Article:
Discussion examines the impact of existing, proposed, and potential oil and gas development near America's parks
Bushkill, PA – The National Parks Conservation Association (NPCA) and the Appalachian Mountain Club (AMC) today welcome Congressman Matt Cartwright (PA-17) to discuss what hydraulic fracturing or “fracking” could mean for national parks and trails, including the Delaware Water Gap National Recreation Area and the Upper Delaware Scenic and Recreational River, and how the public can help to protect them. NPCA’s recent report, National Parks and Hydraulic Fracturing: Balancing Energy Needs, Nature, and America’s National Heritage, examines the impact of existing, proposed, and potential oil and gas development near America’s national parks and offers recommendations to ensure future drilling safeguards are considered to protect public health and the environment.
“I applaud the great work done by both the National Parks Conservation Association and the Appalachian Mountain Club,” said Cartwright. “We must do all that we can to protect our national parks, not only here at the Delaware Water Gap, but throughout our state and country. In Congress I have been working hard to make fracking as safe as possible by introducing legislation to eliminate loopholes provided to the oil and gas industries.”
Locally, in the Delaware River Basin, a drilling moratorium is currently in place. However, should the Delaware River Basin Commission (DRBC) move forward with enacting regulations, the moratorium could be lifted. The DRBC is an agency that includes the governors of New York, New Jersey, Pennsylvania, and Delaware and the Army Corps of Engineers and is charged with regulating natural gas development in the region. The DRBC has started drafting regulations without first conducting a full environmental review, a cause of great concern to local communities and many advocacy organizations, including AMC and NPCA.
“If drilling begins in the Delaware River Basin, the Upper Delaware National Scenic and Recreational River and Delaware Water Gap National Recreation Area could be harmed by fracking and from associated development like compressor stations and pipelines,” said Cinda Waldbuesser, Delaware and Pennsylvania Senior Program Manager for the National Parks Conservation Association. “With more than 5 million visitors to the parks in 2011, who spent $158 million, the Upper Delaware and Delaware Water Gap are economic generators for the region and is home to one of the cleanest rivers in the country. We applaud Congressman Cartwright’s efforts to protect our national parks and must not sacrifice our most important natural areas to develop oil and gas.”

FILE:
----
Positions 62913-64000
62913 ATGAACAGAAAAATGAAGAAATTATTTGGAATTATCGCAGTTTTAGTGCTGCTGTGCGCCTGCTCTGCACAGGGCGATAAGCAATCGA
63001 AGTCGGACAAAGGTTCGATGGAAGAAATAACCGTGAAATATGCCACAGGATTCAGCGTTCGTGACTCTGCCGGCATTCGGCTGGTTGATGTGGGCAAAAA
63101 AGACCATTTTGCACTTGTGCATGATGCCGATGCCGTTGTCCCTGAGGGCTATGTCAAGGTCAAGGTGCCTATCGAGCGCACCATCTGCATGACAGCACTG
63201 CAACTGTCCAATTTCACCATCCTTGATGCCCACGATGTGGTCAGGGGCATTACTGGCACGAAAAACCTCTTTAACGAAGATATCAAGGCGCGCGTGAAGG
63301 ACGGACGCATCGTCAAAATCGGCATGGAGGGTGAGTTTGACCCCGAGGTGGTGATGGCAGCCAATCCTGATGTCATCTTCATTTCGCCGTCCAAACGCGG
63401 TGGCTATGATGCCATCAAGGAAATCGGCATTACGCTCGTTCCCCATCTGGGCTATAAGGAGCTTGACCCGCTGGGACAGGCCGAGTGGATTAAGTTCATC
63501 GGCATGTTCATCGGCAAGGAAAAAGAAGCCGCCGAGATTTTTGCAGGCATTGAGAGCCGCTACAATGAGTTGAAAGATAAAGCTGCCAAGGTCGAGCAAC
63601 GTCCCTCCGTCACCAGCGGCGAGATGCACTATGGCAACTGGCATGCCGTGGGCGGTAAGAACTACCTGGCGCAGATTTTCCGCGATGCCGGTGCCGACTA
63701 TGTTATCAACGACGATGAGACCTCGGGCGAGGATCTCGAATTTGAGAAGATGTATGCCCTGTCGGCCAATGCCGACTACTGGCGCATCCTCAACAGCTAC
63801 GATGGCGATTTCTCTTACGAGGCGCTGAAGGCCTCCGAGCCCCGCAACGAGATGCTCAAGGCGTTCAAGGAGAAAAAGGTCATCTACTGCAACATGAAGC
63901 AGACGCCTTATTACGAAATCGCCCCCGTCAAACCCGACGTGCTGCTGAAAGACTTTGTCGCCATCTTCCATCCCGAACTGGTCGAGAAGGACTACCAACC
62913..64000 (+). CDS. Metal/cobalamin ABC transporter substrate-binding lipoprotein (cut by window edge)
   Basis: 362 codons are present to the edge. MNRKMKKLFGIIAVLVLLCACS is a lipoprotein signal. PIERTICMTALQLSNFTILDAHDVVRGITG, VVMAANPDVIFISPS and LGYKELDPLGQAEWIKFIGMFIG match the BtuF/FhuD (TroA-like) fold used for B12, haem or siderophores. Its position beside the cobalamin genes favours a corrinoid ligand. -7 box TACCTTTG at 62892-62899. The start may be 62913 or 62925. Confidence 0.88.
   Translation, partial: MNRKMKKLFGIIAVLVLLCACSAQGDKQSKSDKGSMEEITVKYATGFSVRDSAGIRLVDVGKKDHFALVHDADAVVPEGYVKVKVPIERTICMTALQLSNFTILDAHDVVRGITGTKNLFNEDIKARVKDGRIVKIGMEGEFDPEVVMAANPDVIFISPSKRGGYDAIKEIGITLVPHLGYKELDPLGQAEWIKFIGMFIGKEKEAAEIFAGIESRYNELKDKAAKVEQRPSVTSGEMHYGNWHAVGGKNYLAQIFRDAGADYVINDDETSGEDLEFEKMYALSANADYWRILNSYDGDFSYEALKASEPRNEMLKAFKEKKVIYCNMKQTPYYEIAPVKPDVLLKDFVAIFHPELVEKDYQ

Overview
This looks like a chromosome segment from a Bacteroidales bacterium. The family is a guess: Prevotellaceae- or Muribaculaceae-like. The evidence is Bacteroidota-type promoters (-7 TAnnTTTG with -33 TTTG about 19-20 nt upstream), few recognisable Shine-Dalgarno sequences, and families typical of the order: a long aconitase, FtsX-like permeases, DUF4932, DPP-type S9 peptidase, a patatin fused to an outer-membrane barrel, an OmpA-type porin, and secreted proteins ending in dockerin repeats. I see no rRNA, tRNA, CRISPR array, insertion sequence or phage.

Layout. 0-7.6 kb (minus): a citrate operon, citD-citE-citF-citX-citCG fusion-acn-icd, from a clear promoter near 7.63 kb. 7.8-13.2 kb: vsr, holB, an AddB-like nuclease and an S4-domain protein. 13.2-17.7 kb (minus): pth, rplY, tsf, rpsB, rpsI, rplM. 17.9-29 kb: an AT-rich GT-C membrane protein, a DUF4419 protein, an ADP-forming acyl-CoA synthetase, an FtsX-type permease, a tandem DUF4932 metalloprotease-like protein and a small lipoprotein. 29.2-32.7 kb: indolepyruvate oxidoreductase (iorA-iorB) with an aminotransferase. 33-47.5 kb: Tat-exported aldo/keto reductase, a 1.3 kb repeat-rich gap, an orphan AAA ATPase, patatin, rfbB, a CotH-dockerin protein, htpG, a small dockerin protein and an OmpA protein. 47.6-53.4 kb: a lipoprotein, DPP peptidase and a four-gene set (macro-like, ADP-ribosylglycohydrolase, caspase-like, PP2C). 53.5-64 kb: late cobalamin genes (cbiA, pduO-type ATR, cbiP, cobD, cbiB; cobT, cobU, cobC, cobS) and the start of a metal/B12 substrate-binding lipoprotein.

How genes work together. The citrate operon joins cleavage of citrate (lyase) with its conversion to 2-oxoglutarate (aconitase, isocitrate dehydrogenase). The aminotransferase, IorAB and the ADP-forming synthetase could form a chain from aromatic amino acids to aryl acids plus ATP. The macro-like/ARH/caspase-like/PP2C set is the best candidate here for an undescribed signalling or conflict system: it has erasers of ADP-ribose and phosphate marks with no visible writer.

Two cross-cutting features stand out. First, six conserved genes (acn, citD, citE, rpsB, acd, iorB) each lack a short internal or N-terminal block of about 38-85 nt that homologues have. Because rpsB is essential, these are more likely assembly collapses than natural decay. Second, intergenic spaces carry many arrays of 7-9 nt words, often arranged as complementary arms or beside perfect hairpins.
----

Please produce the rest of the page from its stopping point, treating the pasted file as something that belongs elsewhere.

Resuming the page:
Fracking is a relatively new extraction method that is now responsible for 90 percent of domestic oil and gas production, with thousands of wells scattered nationwide. The number of wells is expected to skyrocket during the next two decades. As outlined in its recent report, NPCA and advocacy groups are concerned with the impacts to national parks from the use of fracking near parks, including noise, development, visual impacts, and water pollution. Other major concerns include impacts to human health and national park resources from air pollution generated during the fracking process through actions such as methane gas flaring and leakage, water pollution, and a deminished water supply.
“We are already seeing the negative impacts to public parks and trails from nearby natural gas development in many rural areas of Pennsylvania, areas that depend on the eco-tourism economy,” explained Mark Zakutansky, Mid-Atlantic Policy Manager for the Appalachian Mountain Club. “People who love to hike, camp, fish, and paddle are telling us that the air, noise, and light pollution from nearby drilling is impacting their experience along trails and campsites that they have visited with their families for many years,” said Zakutansky.“NPCA’s report shows that natural gas drilling will continue to threaten our public parks and trails, unless reasonable steps are taken to keep our national parks off limits to drilling, new pipelines, and related infrastructure.”
For additional information, the AMC recently launched Marcellus Shale’s Greatest Treasures, an online tool showcasing the first-hand accounts of recreational users speaking to the impacts of natural gas development on public parks and trails in Pennsylvania.
About National Parks Conservation Association
Since 1919, the nonpartisan National Parks Conservation Association (NPCA) has been the leading voice in safeguarding our national parks. NPCA and its more than one million members and supporters work together to protect and preserve our nation’s natural, historical, and cultural heritage for future generations. For more information, visit www.npca.org.
About the Appalachian Mountain Club : Founded in 1876, the Appalachian Mountain Club is America’s oldest conservation and recreation organization. With more than 100,000 members, advocates, and supporters in the Northeast and beyond, the nonprofit AMC promotes the protection, enjoyment, and understanding of the mountains, forests, waters, and trails of the Appalachian region. The AMC supports natural resource conservation while encouraging responsible recreation, based on the philosophy that successful, long-term conservation depends upon first-hand enjoyment of the natural environment. www.outdoors.org.
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